Ohio’s roots are firmly planted in a soil that has transformed the Buckeye State into one of the most diverse agriculturally producing areas in the nation. Why not take advantage of that rich history with a family outing to one of Ohio’s many historic farms? A look at the past may give you and your family a glimpse into Ohio’s future.
The past in the present
You can walk back in time at Carriage Hill MetroPark Farm near Dayton. The farm, which is part of the Five Rivers MetroParks system, depicts life on a typical Miami Valley farm in the 1880s. Activities feature planting demonstrations in the spring along with educational tours on how early Ohioans flourished, according to the farm’s educational supervisor Rick Musselman.
The facility is the site of an original farm established by the Daniel Arnold family in 1830. It opened as a park and historical farm in 1968 and has about 600,000 visitors a year, including nearly 15,000 children through school outings, Musselman said.
At Carriage Hill, period farming techniques and methods are used to portray the life “of a typical, conservative farm family of the 1880s,” Musselman said. “Each year, more than 15 acres of land are farmed using horses and mules,” he said. Percheron draft horses provide the “horsepower” to pull farm wagons and equipment.
The farm fits in well with the park system’s overall mission: To protect the Miami Valley’s natural and cultural heritage. “The farm gives an overall realization of where we’ve come from,” he said.
Musselman said it’s hard to pinpoint his favorite thing about the farm. He said some visitors who brought their children are now visiting with their grandchildren.
“It’s important for people, especially kids, to relate to farming the way it used to be and also the way it is today,” he said. “Too many kids don’t understand where their milk comes from. They need to understand it didn’t just magically appear in the plastic jug.”
Musselman said the farm is expecting a huge crowd Labor Day weekend with a national plowing contest to be held there. “We’re expecting competitors from more than 20 states,” he said.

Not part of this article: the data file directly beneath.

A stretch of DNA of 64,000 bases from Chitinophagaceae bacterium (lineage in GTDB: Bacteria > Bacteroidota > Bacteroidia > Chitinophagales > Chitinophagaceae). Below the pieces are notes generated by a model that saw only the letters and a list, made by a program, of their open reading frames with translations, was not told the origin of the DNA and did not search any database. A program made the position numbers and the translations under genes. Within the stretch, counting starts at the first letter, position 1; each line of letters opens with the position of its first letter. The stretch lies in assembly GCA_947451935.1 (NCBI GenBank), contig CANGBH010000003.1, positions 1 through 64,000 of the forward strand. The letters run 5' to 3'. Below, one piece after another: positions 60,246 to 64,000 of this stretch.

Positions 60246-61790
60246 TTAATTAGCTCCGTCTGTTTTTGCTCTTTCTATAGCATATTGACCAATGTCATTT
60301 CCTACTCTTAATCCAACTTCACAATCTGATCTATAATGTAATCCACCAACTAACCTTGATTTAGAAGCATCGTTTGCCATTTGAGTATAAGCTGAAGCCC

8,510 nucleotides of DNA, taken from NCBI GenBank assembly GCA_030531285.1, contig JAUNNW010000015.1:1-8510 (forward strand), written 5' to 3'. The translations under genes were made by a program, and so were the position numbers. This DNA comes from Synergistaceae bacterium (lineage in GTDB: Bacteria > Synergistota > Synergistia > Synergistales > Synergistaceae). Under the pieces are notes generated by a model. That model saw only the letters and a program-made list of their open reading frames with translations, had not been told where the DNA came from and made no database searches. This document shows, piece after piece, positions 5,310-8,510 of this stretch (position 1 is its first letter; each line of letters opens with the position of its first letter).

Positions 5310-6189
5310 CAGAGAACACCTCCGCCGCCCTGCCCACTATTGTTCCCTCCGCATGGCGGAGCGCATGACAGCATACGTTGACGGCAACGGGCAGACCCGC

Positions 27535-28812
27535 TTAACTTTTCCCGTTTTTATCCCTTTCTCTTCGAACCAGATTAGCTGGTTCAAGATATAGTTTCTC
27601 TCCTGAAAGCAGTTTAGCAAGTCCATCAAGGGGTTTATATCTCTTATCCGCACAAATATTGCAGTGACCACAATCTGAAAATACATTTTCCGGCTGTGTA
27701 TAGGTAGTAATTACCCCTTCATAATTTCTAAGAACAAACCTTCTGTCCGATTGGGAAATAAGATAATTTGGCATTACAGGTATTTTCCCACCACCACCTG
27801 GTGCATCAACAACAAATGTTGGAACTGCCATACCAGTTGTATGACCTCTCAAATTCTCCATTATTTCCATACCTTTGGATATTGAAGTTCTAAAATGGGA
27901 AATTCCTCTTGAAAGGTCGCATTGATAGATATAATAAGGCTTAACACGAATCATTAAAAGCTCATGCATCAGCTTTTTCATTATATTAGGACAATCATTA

An eye on the future
At Lake Farmpark in Kirtland, the focus isn’t necessarily on agriculture’s past, but its present and future, according to Andy Baker, administrator of Lake Farmpark, which is a facility of the Lake Metro Parks system.
“We are an education and cultural center that is devoted to helping modern Americans understand where their food, fiber and other products come from that are necessary for us to sustain our daily lives,” Baker said.
The purpose of the park is to help people get “some sort of connection to what agriculture is still going on as well as the agriculture that has gone on before,” Baker said. Rather than recreating an historic farm or village, the Lake Metro Park system “figured it would be better to do something a little different,” he said. Lake Farmpark strives not only to help people understand the past of agriculture but also to draw attention to the present situation of the industry as well as get them thinking about directions for the future, Baker said.
Lake Farmpark is about 25 miles east of Cleveland in Lake County and lies on 235 acres of what was a diversified dairy and sheep farm in the mid-19th century, a diversified fruit farm in the early 20th century and an Arabian horse farm in the late 20th century. Lake Farmpark opened in May 1990 and features more than 100 farm animals representing 13 species and 50 breeds. More than 200,000 people visit the farm every year, including 45,000 children who visit on school outings.
Many of the farm’s exhibits are inside and are easily accessible year-round, Baker said.
“The one thing we want visitors to take away I guess would be a two-pronged understanding of the natural process (of growth) and also the tremendous human effort in terms of the amount of work that goes into producing the food that most of us take for granted,” he said.
Susie Taylor is a freelance writer from Madison County.
Carriage Hill is located at 7800 E. Shull Rd. Dayton and is open daily except Christmas and New Year’s Day. Admission is free. For more information, call 937-278-2609
The farm is located at 8800 Chardon Road Kirtland, Ohio 44094. It is open daily from 9 a.m. to 5 p.m. except New Year’s Day, Thanksgiving and Christmas and Mondays in January through March except Martin Luther King Jr. Day and Presidents’ Day. Call ahead at 800-366-FARM (3276) for details. There is an admission fee.